Considering that having a ridiculous plan is better than having no plan at all, I have started on a short-story writing project that is an attempt to become the Chekhov of Shenzhen. Because successful artists are so worshipped, the arts tend to attract the kinds of people whose chances of being taken seriously are such that they might as well be wearing a pink bikini. Plus, there is nothing more cruel or vain than a failed artist.
But when you're working in Shunde you have to pass the time somehow so why not do so in the most megalomaniacal way possible? As Scottish academic Alastair McIntosh put it: The world is a ball of strings (economics, politics, philosophy, ecology) and we can't pull on one without unravelling some others. Literature, in my opinion, is the best way of unravelling all these strings at the same time.
Here are some tidbits of wisdom I have picked up so far.
1. Listen to the advice of the greats: This goes without saying. But ultimately, they all have their own idiosyncrasies and so will you. You have to carve out your own way. Here is mine.
2. Have a plot: As screenwriting guru Robert McKee wrote in Story, politics is the art of making lies sound truthful, science garbles with complexity and perplexity, and religion is a series of moth-eaten rituals designed to mask hypocrisy. The medium people turn to nowadays is story, and - as neuroscience will tell you - storytelling is hardwired into our brains. We are our own heroes in our own stories, and every story we tell in a barroom is fictionalised in the sense that it is restructured to have a beginning, middle and end (and usually a hero and a villain).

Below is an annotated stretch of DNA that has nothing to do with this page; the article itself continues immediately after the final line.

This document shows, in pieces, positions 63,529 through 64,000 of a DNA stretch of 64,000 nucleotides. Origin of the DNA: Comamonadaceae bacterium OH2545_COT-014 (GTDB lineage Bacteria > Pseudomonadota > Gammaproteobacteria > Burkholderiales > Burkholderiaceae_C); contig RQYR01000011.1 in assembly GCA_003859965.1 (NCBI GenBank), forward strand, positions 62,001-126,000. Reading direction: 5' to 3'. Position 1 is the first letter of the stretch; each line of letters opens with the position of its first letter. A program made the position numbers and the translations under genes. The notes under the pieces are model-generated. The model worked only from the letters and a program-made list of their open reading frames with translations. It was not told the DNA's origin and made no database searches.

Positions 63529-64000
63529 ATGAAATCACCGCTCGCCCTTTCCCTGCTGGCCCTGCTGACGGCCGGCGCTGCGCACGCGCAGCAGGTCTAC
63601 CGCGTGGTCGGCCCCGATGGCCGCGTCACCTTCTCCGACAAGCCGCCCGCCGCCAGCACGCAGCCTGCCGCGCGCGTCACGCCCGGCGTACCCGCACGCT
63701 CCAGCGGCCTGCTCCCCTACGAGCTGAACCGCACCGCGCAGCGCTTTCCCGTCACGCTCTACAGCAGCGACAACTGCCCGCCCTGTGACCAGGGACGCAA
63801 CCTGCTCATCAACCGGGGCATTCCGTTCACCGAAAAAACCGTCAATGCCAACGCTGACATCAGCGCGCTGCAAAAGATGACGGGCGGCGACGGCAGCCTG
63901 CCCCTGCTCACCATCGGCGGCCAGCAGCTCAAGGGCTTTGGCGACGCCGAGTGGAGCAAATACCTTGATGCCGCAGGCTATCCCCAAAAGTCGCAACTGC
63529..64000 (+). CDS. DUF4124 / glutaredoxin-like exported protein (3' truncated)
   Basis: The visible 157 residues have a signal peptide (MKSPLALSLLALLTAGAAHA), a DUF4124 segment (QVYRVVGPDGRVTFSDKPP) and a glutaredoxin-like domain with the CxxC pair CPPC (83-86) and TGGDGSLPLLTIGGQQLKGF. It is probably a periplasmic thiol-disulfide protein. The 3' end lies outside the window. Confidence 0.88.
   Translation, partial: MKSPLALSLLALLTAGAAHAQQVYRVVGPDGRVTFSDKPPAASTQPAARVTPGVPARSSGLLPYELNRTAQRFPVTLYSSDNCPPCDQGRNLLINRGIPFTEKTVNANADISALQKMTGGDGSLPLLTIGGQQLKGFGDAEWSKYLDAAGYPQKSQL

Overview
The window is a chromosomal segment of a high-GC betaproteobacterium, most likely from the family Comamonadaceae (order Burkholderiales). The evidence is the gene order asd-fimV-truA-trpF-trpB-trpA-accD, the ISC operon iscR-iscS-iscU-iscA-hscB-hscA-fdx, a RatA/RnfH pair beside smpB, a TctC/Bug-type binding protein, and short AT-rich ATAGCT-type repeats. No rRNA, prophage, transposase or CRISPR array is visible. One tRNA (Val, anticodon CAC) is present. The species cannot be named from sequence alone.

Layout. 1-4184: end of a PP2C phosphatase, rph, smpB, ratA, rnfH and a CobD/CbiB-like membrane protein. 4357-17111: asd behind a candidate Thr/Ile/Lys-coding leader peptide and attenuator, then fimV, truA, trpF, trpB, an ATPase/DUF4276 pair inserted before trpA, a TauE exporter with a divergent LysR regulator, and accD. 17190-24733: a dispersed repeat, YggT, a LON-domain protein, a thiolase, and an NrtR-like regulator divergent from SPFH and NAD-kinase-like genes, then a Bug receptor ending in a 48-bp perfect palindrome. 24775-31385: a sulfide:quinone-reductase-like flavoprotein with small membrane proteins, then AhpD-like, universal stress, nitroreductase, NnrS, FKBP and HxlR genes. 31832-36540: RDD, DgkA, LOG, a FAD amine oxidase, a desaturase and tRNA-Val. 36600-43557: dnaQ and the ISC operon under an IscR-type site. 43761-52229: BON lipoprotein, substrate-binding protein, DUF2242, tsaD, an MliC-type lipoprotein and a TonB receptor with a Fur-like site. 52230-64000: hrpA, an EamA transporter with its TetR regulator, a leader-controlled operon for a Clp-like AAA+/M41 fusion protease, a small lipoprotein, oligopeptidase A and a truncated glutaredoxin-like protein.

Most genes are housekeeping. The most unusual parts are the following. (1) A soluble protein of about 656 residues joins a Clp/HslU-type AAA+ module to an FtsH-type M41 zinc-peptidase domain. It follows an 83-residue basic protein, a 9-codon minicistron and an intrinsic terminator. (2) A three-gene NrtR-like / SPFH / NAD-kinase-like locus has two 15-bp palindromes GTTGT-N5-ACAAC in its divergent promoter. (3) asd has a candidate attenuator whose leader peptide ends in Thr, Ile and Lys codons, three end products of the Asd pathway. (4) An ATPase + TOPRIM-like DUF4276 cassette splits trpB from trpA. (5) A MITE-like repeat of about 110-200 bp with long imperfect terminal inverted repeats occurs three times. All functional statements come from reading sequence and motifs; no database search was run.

Don't worry about conveying a message. Your world view will come through if it's written well.
3. Try to stick to the 25-50-25 rule: The story should be structured to have the beginning make for about 25%, the middle account for about 50% and the end be about 25%. The middle 50% is the hardest and most important part to do well. Anybody can come up with an arresting opening paragraph or a heartwarming last sentence. It takes skill to keep the story moving forward without boring people.
4. Write dialogue in characters' own voices: Dialogue should probably count for around 30% of the text but there are successful examples of it accounting for 0% or 100%. Most importantly, the characters should talk in a way that sounds like themselves rather than the narrator or the author. But if a character has, say, a thick Oklahoma accent try not to make it too irritating, e.g. "Well I declare that that was darn rootin' tootin'.
5. Seek unobtrusive ways of evoking the appearance of a character: In 19th century novels such as "Les Miserables" by Victor Hugo, when a character is introduced the author tends to spend a couple of paragraphs telling you outright what they looked like and what their personality was like.
Christopher Isherwood's "Goodbye to Berlin," written at a time when novels were competing with the movies for people's attention, evokes the appearance of Sally Bowles by describing her tacky nail varnish and lipstick, giving a good enough impression of what a lost soul she is. To show that somebody is unrefined, have them snort loudly while they laugh or something.
6. Read, read, read, read, read and read: This is the most important tip of all. Read all the good writing you can get your hands on. Bad writing is contagious.